By: Marisa Herman
Developer BH3’s plans to redevelop West Atlantic Avenue with a grocery store, office space, places to live and shops may be over before a shovel has hit the dirt.
At a Community Redevelopment Agency meeting on Tuesday, the board placed the developers on notice of default after missing a deadline.
The developers were scheduled to present a site plan for the project in mid-January, but they missed the deadline.
The developers will have 30 days to cure the problem, but during the meeting the fix didn’t seem possible.
The board took a lot of heat after selecting BH3 to revamp the land last year because they were the lowest bidder. They offered to pay just $10 to acquire the land. But the benefits the project promised including a surplus of parking and a lot of open and green space.
Elements of the project once pitched as Alta West have since changed without much communication from the developers to the agency.
During the meeting attorney Neil Schiller presented an entirely new project called FABRICK.
And while the workforce housing, excess parking and office space along with other requirements remained in the project, the entire look and feel of the proposal changed. None of those changes had been relayed to the agency before the meeting, which caused concern.
“I do see this as a partnership,” Commissioner Ryan Boylston said. “But as part of a partnership you communicate. If you need more time, ask for more time before you run out of it. If you want to change the project, say you want to change it.”
Board members agreed the new project was just dumped on them right before Schiller dove into a presentation.
“I am disappointed the plans are done without any of our input,” board member Angie Gray said. “This is way too big. I am not interested in a whole new project.”
Schiller said the reason for the redesign had to do with the pinnacle piece of the project, attracting a grocer- a requirement of the entire project.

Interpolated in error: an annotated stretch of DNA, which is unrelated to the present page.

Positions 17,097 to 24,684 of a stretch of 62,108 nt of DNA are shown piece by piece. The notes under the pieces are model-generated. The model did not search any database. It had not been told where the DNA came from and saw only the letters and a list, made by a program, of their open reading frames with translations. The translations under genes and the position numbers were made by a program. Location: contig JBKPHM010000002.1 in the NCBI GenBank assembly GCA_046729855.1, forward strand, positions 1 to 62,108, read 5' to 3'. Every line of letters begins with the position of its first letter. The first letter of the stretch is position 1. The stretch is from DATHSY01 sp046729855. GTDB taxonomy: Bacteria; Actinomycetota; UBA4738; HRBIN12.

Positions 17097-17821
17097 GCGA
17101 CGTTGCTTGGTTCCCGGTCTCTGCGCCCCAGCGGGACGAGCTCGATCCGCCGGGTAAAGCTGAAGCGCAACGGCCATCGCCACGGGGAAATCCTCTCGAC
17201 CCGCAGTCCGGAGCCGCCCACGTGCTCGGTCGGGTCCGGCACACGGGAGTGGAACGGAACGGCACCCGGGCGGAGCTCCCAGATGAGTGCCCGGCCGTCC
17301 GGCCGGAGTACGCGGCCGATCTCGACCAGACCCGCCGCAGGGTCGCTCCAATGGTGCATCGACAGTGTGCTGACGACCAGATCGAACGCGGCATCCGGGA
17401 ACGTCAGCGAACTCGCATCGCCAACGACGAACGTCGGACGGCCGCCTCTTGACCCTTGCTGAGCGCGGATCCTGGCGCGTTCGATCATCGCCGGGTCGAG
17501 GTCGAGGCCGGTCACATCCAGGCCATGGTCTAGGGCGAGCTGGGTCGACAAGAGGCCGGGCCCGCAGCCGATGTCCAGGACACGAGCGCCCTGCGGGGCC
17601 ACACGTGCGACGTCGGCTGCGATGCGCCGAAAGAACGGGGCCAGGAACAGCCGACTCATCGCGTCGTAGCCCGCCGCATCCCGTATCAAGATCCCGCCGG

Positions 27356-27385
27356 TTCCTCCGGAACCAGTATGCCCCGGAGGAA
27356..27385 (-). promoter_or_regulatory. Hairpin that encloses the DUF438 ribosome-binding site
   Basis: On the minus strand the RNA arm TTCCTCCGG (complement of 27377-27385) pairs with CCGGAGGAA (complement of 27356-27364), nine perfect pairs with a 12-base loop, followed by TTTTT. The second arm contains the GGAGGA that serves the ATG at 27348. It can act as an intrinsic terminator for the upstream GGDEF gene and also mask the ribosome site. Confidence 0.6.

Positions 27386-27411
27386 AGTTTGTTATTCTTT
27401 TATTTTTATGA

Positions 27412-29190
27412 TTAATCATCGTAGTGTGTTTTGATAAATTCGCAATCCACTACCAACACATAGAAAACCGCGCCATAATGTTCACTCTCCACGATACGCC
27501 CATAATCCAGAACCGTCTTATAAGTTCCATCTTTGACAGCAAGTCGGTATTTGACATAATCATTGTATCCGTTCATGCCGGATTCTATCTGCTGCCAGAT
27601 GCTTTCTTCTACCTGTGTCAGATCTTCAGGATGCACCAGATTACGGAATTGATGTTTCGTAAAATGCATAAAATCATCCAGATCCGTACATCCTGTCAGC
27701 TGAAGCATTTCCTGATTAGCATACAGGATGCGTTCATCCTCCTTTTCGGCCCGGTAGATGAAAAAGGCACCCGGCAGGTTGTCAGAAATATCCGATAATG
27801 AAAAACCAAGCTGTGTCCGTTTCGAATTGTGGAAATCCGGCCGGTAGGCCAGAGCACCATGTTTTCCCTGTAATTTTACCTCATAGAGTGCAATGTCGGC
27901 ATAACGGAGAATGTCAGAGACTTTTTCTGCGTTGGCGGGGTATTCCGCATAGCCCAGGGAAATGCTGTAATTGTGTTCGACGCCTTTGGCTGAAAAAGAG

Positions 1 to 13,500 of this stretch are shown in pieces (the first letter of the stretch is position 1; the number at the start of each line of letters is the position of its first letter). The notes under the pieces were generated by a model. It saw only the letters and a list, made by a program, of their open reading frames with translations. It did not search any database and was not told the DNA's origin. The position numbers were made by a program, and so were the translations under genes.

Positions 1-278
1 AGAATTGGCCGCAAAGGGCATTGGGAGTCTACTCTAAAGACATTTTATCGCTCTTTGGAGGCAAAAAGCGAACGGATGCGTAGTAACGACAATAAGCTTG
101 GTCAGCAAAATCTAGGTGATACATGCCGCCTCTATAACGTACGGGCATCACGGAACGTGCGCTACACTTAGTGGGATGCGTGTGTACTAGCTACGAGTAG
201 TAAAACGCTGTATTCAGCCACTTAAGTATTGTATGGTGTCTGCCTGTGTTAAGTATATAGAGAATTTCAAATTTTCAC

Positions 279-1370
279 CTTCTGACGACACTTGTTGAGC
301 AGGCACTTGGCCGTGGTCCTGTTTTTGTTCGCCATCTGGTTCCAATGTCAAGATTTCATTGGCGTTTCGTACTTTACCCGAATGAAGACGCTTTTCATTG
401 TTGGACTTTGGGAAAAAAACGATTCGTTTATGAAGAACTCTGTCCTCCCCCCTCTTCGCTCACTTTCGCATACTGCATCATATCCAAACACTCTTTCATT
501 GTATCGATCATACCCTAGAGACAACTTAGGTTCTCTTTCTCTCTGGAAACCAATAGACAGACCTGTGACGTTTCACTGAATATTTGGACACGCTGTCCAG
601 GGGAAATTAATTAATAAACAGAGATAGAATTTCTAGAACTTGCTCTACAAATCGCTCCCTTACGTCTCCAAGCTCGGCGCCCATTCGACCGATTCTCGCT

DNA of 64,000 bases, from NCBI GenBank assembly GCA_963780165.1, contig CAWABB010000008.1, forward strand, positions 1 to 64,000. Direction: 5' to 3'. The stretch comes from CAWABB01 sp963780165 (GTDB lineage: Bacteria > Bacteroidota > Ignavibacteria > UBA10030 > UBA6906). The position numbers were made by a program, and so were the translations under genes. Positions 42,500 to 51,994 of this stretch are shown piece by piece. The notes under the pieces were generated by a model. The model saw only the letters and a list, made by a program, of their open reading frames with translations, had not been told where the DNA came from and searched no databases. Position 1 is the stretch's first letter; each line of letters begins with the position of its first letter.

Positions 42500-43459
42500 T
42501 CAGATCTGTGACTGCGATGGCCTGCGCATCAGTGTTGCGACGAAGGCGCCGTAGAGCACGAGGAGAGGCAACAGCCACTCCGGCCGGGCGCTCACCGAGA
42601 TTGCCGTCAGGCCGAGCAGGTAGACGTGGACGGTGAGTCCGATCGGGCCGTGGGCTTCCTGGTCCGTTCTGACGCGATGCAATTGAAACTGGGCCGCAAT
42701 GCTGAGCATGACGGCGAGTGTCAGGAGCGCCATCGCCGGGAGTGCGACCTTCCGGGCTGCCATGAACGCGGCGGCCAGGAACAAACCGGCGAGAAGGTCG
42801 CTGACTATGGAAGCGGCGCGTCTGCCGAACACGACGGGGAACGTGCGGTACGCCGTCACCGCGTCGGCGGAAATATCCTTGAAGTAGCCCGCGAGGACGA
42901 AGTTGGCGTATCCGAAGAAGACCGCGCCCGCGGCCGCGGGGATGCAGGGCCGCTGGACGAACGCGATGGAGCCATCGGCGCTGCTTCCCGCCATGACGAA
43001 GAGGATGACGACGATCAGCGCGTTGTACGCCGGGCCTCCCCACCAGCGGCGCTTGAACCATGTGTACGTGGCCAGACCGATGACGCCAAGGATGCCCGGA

He said the team is very close to securing a grocer, but would not name the company. He said the changes were made to accommodate requests the grocer needed to see before agreeing to come on board. Those changes would need to be approved by the CRA and various city boards.
Schiller called the project an “iconic design” that has “unparalleled public space with a national grocer.”
But not everyone agreed with the new look, which was more modern and featured an elevated park space similar to New York City’s High Line.
“With this project we expected some small deviations, but this is a 360,” board member Pam Brinson said. “We took a lot of heat in order to make this thing possible. I like the original design and this is totally different.”
But returning to the old design seems like it’s out of the cards.
BH3 Principal Daniel Lebensohn said the grocer is “opposed” to the previous iteration of the plan.
“They want something very specific,” he told the board. “We can’t go back to that plan.”
Ultimately, the board opted to put the developers on notice for blowing through the deadline in a 4-2 vote. Commissioners Ryan Boylston and Shirley Johnson dissented and Adam Frankel was absent.
There is still a chance for the developers and agency to remedy the road block and get the project back on track.
“This is holding someone’s feet to the fire,” Mayor Shelly Petrolia said. “Our contracts, with dates, mean something.”